39 in roger lambs memoir a british soldier present at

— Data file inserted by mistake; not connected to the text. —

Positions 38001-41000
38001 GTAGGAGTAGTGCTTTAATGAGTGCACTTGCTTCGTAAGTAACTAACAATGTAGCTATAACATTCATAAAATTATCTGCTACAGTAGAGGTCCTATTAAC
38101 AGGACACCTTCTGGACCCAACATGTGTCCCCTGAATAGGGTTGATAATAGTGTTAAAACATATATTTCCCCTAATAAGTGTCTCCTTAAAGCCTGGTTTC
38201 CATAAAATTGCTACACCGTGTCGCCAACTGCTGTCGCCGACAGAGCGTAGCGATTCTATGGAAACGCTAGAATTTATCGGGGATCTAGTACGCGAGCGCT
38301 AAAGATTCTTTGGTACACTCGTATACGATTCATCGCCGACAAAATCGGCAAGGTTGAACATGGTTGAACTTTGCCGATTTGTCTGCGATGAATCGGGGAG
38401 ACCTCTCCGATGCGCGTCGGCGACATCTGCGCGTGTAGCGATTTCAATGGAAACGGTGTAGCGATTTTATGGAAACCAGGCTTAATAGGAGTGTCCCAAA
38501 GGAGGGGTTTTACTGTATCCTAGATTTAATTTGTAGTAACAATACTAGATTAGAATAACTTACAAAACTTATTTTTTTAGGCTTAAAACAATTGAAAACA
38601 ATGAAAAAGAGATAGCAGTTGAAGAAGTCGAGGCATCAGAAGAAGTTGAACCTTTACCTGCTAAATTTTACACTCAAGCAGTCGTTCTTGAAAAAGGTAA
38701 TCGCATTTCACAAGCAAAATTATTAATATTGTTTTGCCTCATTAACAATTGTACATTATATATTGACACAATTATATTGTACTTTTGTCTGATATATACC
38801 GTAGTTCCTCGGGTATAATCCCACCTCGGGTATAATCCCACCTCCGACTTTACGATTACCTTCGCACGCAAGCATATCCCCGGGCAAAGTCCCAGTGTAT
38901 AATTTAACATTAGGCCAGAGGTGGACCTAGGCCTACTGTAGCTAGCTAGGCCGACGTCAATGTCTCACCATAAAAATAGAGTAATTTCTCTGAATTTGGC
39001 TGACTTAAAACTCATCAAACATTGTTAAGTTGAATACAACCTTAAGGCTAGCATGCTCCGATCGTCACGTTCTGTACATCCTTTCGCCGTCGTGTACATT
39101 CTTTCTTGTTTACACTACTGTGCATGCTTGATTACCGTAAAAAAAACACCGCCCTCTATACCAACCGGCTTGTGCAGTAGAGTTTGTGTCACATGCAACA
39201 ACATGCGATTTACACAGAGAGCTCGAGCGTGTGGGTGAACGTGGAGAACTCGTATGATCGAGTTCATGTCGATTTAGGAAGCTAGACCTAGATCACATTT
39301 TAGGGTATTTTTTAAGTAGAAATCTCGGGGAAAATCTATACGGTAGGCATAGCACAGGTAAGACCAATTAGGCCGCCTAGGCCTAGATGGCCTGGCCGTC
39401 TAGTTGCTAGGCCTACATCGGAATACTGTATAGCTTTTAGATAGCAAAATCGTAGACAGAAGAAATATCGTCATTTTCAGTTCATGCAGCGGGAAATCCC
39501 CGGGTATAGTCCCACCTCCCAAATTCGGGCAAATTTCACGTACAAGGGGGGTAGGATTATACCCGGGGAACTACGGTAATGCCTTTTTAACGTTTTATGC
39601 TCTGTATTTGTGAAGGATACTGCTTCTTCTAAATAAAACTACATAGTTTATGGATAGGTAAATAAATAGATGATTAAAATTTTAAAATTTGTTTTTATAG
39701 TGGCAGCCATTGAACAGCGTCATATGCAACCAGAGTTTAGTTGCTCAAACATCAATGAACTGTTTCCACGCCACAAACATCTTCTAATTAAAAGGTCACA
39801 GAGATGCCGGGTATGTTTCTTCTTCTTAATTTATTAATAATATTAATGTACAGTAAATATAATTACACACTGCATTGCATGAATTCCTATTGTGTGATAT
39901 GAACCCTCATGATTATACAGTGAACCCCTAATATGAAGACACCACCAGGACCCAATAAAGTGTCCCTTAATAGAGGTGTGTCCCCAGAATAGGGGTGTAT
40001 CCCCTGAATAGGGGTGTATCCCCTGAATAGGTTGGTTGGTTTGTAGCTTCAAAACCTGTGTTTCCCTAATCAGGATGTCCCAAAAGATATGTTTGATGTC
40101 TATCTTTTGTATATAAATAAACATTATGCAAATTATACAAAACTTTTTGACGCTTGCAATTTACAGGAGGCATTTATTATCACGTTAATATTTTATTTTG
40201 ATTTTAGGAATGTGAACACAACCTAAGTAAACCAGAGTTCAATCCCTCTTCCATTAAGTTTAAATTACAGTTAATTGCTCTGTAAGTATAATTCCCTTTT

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[39] In Roger Lamb's memoir, (a British soldier present at the battle), he wrote ''In this battle an unusual number of officers fell, as our army abounded with young men of respectability at this time, who after several years of general peace anterior to the American revolution, were attracted to the profession of arms. Three sulbalterns (officers) of the 20th regiment on this occasion, the oldest of whom did not exceed the age of seventeen years, were buried together'' [40] The final stroke of the battle belonged to the British. Around 3 pm, Riedesel sent a messenger to Burgoyne for instructions. He returned two hours later with orders to guard the baggage train, but also to send as many men as he could spare toward the American right flank. In a calculated risk, Riedesel left 500 men to guard the vital supply train and marched off toward the action with the rest of his column. Two of his companies advanced on the double and opened vicious fire on the American right, [41] and Fraser's force threatened to turn the American left flank. In response to the latter threat, Arnold requested more forces, and Gates allowed him to dispatch Ebenezer Learned's brigade ( 2nd, 8th and 9th Massachusetts). (If Arnold had been on the field, these forces might have instead faced the larger danger posed by Riedesel's force.) [42] Fortunately for the American right, darkness set in, bringing an end to the battle. The Americans retreated back to their defenses, leaving the British on the field. [7] Burgoyne had gained the field of battle, but suffered nearly 600 casualties. Most of these were to Hamilton's center column, where the 62nd was reduced to the size of a single company, and three quarters of the artillerymen were killed or wounded. [43] American losses were nearly 300 killed and seriously wounded. [44] It has been widely recounted in histories of this battle that General Arnold was on the field, directing some of the action. However, John Luzader, a former park historian at the Saratoga National Historical Park , carefully documents the evolution of this story and believes it is without foundation in contemporary materials, and that Arnold remained at Gates' headquarters, receiving news and dispatching orders through messengers. [45][46] Arnold biographer James Kirby Martin, however, disagrees with Luzader, arguing that Arnold played a more active role at Freeman's Farm by directing patriot troops into position and possibly leading some charges before being ordered back to headquarters by Gates. [47] Burgoyne's council discussed whether to attack the next day, and a decision was reached to delay further action at least one day, to September 21. The army moved to consolidate the position closer to the American line while some men collected their dead. The attack on the 21st was called off when Burgoyne received a letter dated September 12 from Henry Clinton, who was commanding the British garrison in New York City. Clinton suggested that he could "make a push at [Fort] Montgomery in about ten days." (Fort Montgomery was an American post on the Hudson River, in the New York Highlands south of

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